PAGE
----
The issue of prostitution has engendered much division amongst feminists, frequently resulting in polemical stances in a polarised debate. A similar pattern has more latterly emerged with respect to sex trafficking. An added difficulty is that statistical evidence regarding these issues is scarce and unreliable. Through a new discursive lens of policy analysis developed by Carol Bacchi (the WPR approach) this paper considers and examines the 'demand side' of prostitution, with particular reference to its relationship with sex trafficking. Two policy and legislative approaches are compared, the Swedish model where the client is criminalized and the Victorian model where the sex industry is legalised and regulated.
1.0 INTRODUCTION: THE PROBLEMS OF PROSTITUTION AND SEX TRAFFICKING
Prostitution has long been a feminist concern, causative of much debate and controversy. Historically, feminists have focussed on the harms of prostitution and, in legal terms, on prohibition through the criminalisation of the prostitute, the most common legal remedy, widely considered unjust and discriminatory. Problems have arisen in terms of agreeing on alternatives, until relatively recently being either full or limited decriminalisation (the removal of prostitution from the criminal statutes), or legalisation, (prostitution being considered in a legal framework). Whilst many contend that these approaches reflect either sexual liberation, or are the best to protect a vulnerable group of women, others argue that they do more harm to women, as well as normalise what many consider to be an oppressive practice. More recently, a third alternative has emerged, 'the Swedish model', where prostitution is criminalised for all parties except the prostitute. However, this approach has also engendered controversy. Some see it as the most just solution to a problem created by male demand, others argue that it has practical limitations and breaches the rights of sexually consenting adults.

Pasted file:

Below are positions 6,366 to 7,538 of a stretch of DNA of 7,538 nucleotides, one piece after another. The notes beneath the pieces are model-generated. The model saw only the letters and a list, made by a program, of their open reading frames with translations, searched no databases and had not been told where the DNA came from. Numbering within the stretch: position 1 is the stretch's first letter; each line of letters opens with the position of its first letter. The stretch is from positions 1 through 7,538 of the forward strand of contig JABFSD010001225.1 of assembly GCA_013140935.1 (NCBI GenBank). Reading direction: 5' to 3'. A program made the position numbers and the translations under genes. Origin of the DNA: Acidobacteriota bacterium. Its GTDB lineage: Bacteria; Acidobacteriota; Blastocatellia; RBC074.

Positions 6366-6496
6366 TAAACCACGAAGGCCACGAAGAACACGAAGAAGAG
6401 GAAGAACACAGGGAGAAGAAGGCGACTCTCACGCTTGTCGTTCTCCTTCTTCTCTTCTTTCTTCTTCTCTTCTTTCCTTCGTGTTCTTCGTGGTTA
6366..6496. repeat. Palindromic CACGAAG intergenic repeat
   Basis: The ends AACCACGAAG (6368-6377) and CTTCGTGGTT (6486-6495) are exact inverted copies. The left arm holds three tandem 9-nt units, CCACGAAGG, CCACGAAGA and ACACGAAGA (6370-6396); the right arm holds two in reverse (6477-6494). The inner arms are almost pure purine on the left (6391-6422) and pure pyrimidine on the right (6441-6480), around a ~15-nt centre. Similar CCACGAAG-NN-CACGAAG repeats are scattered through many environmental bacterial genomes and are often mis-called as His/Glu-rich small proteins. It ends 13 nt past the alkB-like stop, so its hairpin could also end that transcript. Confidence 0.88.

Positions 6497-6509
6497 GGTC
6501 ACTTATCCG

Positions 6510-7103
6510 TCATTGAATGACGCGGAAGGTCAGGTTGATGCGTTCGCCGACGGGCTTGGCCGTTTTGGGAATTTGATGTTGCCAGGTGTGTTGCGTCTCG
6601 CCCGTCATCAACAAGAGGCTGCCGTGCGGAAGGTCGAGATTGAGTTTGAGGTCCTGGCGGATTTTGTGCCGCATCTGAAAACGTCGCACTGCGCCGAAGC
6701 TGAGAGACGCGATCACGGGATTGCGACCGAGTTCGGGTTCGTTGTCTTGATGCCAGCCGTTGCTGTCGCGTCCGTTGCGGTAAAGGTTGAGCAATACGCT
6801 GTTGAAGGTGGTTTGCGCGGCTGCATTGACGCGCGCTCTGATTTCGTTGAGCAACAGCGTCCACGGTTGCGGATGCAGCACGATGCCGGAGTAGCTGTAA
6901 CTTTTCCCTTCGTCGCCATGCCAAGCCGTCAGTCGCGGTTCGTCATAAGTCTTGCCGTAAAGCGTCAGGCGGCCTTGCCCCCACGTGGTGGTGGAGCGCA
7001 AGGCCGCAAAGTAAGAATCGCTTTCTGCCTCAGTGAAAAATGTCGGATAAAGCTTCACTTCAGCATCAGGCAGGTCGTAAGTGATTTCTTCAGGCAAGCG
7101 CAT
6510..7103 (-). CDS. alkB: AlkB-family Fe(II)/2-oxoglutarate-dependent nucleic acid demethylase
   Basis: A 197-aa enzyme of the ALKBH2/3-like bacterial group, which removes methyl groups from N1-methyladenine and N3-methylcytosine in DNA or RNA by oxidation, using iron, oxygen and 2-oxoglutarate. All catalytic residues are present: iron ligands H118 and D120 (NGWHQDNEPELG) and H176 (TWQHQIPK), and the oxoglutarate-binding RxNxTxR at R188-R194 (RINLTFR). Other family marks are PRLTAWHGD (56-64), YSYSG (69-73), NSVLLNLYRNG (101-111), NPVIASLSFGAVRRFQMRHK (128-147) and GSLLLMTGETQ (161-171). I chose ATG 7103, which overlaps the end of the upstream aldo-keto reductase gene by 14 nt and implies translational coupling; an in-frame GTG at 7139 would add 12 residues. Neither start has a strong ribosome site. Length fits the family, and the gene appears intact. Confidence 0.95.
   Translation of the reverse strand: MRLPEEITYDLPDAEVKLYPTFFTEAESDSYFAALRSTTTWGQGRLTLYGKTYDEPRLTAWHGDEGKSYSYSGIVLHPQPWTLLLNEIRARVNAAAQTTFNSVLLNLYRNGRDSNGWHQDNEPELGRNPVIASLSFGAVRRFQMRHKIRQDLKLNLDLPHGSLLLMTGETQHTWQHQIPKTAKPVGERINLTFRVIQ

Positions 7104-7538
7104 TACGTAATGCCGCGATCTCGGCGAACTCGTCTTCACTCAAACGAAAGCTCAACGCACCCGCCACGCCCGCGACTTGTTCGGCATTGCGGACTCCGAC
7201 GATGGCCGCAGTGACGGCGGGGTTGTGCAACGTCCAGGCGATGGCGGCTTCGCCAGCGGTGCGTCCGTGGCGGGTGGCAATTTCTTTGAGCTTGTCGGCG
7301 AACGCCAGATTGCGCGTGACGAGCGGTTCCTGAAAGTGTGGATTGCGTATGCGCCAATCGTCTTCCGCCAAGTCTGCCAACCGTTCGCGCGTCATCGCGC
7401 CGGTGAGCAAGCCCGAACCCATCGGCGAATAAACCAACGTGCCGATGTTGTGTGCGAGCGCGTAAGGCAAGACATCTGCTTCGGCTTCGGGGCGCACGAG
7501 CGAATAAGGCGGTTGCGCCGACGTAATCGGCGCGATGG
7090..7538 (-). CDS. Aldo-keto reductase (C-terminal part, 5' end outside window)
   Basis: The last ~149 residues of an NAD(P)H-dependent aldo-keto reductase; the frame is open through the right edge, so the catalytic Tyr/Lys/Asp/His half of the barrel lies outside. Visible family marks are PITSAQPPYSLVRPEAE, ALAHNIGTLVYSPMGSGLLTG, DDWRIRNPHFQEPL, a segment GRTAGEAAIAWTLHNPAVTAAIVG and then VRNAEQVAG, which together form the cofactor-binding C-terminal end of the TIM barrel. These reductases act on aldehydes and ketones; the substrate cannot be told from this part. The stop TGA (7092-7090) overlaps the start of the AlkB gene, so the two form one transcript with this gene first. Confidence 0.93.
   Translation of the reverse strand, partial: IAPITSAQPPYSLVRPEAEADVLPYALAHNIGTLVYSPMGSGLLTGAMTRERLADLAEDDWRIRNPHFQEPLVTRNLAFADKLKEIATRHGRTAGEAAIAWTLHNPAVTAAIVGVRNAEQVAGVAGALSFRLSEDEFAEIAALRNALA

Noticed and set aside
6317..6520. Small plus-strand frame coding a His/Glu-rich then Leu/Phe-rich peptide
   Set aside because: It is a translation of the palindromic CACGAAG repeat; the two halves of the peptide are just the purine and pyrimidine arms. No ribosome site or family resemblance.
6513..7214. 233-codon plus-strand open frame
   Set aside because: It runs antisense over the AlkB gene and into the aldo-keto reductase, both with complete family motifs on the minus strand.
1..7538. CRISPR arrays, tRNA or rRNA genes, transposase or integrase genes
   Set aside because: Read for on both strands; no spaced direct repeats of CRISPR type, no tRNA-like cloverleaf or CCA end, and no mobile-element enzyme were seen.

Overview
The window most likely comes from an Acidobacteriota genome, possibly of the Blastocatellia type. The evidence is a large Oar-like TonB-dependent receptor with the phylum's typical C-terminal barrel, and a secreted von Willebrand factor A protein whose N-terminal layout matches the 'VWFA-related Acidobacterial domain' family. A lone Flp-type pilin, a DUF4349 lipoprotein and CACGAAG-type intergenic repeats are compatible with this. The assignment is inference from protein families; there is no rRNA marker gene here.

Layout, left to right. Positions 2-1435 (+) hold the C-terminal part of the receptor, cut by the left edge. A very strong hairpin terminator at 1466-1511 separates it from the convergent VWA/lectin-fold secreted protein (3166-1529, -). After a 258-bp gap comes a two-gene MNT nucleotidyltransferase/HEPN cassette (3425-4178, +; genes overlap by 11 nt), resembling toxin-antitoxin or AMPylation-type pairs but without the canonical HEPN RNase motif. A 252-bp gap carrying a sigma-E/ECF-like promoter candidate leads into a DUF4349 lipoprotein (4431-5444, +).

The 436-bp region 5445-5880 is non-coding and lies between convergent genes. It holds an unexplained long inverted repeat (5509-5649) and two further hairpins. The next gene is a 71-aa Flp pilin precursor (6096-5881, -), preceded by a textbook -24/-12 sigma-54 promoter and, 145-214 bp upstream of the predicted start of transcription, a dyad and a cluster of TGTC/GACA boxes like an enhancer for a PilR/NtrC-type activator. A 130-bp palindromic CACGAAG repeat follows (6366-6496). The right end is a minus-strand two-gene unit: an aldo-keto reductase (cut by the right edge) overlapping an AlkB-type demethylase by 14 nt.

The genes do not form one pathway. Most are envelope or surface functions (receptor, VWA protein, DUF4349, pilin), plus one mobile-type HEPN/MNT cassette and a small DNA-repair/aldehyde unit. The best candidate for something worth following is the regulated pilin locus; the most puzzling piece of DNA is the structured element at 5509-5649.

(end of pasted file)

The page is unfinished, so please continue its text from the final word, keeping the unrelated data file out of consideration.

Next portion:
Whereas it is broadly agreed that sex trafficking is unacceptable and a breach of human rights, it is also the case that feminists have more recently divided over this issue. Sex trafficking is a global concern of great complexity, necessitating consideration of '[njational and international economic policies; globalisation, an organised sex industry; countries in financial and political crisis; female poverty that is preyed on by recruiters, traffickers, and pimps; military presence in many parts of the world; racial myths and stereotypes; and women's inequality'.3 Broadly, these can be broken down into factors influencing supply (women's inequality and poverty, etc.) and demand (the desire for women's sexual services) in the context of an industry willing and able to bridge this gap. Contributing to this complexity are difficulties inherent in quantifying the problem of sex trafficking, with available statistics being scarce, hard to interpret, and based largely on estimates.4 The most recent parliamentary research available in Australia suggests that, 'there is no reliable data available anywhere in the world on the true extent of people trafficking, but there is general agreement that the trade is extensive'.5 Relying on data from the United States this report claims that, '800,000 people are trafficked across national borders, which does not include millions trafficked within their own countries. Approximately 80 percent of transnational victims are women and girls and up to 50 percent are minors'.6 Not all of these victims are trafficked for sexual purposes.
1.1 Aims of this Paper: Considering the Problematis ations of Prostitution and Sex trafficking
Accepting that in the bigger picture attention also needs to be paid to the 'supply' issues described above, and, taking as a priori that the prostitution industry is indeed a major endpoint for sex trafficking, this paper, through a discourse analysis of relevant law and policy, considers and examines the 'demand side' of prostitution, with particular reference to its relationship to sex trafficking. …